Well, when it’s time for the na-na-na-na-na part of the song, various acts from the fest can start to fill the stage. You can have Florence and her Machine. You can have members of TV on the Radio, Of Monsters and Men, the Alabama Shakes with the Shakey Graves, the Black Tiger Sex Machine, Mista Cookie Jar and the Chocolate Chips, Sam Smith and even one of the chaps from Metallica to all cram the stage and have the tens of thousands of fans na-na-na-ing in unison for about 10 minutes.

Sounds like a good show. Now, I’ll go out and buy a ticket…


Juciest races in the area should have had a candidate forum

  • Written by Bob Rakow

I don’t live in Worth or Chicago Ridge.


But I recently attended candidate forums in those communities, which were sponsored by the Chicago Ridge Worth Chamber of Commerce.


Kudos to that organization for organizing them and understanding that doing so is an important part of their role in the two communities.


The forum in Chicago Ridge was well attended, attracting about 100 people, who nearly filled the council chambers. The next night, about 40 people came out to hear the Worth candidates speak. Both forums included lengthy question-and-answer sessions as well.


As I said, I don’t live in either town, though I have a handle on the issues, as I cover the communities for the Reporter. And I firmly believe even the most uninformed voter who attended either forum came away with a pretty decent idea of who the most qualified candidates are.


I sat at the Chicago Ridge forum and listened to six candidates discuss their ideas for the future of the community and handle varied audience questions. Three of those individuals will be elected on April 7.


Incumbents Dan Badon and Jack Lind had a different take on things that the four challengers, all who are involved in the community and know the issues. That’s no surprise. Challengers can say pretty much anything during a campaign. Incumbents have a better idea of what is and isn’t possible.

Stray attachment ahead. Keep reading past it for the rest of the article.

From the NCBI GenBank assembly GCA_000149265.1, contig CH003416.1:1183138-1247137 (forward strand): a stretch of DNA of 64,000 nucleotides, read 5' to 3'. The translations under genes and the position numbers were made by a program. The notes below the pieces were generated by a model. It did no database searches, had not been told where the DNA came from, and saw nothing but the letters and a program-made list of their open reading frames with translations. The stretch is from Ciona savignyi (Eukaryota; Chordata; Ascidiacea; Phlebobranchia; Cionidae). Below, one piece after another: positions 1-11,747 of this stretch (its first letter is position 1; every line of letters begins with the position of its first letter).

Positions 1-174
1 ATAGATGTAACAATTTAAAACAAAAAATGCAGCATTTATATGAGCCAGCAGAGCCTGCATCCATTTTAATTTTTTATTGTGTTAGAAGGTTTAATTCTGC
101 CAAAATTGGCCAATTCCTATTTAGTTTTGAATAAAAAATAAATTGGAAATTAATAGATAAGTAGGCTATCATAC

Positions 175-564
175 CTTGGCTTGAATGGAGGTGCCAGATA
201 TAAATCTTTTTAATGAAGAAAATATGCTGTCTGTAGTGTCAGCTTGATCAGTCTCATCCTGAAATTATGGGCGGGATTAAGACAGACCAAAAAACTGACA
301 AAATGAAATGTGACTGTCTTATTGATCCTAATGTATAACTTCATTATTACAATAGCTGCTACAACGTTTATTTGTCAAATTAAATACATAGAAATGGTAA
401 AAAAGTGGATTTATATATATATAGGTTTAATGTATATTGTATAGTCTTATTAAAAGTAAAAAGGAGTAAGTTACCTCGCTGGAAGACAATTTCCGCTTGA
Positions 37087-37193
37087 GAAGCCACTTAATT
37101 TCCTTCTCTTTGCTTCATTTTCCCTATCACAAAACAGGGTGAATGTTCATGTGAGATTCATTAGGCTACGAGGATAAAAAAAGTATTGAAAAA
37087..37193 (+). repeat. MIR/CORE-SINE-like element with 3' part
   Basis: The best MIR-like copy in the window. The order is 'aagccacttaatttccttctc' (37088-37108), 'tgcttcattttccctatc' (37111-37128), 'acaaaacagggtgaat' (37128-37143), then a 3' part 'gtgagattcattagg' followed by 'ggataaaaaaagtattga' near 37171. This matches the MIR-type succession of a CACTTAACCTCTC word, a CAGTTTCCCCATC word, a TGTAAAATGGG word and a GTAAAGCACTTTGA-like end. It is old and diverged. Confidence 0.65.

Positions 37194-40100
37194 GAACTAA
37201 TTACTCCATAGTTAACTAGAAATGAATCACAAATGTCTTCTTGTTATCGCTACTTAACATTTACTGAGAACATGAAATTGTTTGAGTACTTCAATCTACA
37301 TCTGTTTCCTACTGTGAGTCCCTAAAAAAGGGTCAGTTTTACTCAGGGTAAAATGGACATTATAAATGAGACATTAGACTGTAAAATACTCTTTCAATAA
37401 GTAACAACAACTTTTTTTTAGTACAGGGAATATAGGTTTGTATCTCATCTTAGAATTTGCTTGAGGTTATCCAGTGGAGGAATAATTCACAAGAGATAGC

No one could question the six candidates’ passion or love for Chicago Ridge. They’re running for trustee, after all. The job takes dedication and a fair amount of work. You’ve got to want to do it.


But to me, some candidates seemed better prepared than others, were more insightful, could think on their feet—skills voters should look for in a trustee.


Ditto in Worth.


Some candidates had a keen understanding of the issues. Others, not so much.  Some intelligently handled almost any of the questions submitted by the audience. Others had less to say or offered empty platitudes that sound great but mean little.


But at least the Chicago Ridge and Worth candidates were given a platform to say something, anything to impress the voters.


I live in Oak Lawn, where there are contested races in three of the village’s six districts—but there was no candidate forum and that’s a disservice to voters.


The Reporter covers six communities and none is more political than Oak Lawn. Yet at a time when at least one and as many as three board seats could change, there’s was no forum to give voters a chance to hear or question the candidates.


That’s too bad because the only other exposure voters have to the seven candidates is a barrage of signs and biased literature.


In District 1, incumbent Tim Desmond faces a challenge from Cindy Trautsch, the woman he defeated two years ago.


I’ve seen Desmond’s literature. Pictures of him shaking hands with the police chief, leading community meetings, looking serious at village board meetings.  That’s all well and good. I’ve also seen the piece he sent out that attacks his opponent. That’s fair game as well.


I’ve seen Trautsch’s short video that attacks Desmond, and heard about the allegations she has leveled against him.


In District 3, long-time Trustee Bob Streit faces opposition from Scott Hollis, a relative newcomer to town, and J.J. Zurek, who insists he’s not a plant in the race designed to take votes away from Hollis.


Hollis recently took grief from the Streit campaign about phony newspaper headlines used in his campaign literature to attack Streit.


There are many people who would like nothing more than to see the embattled Streit lose this election, but he hasn’t been around this long for nothing. It should be interesting.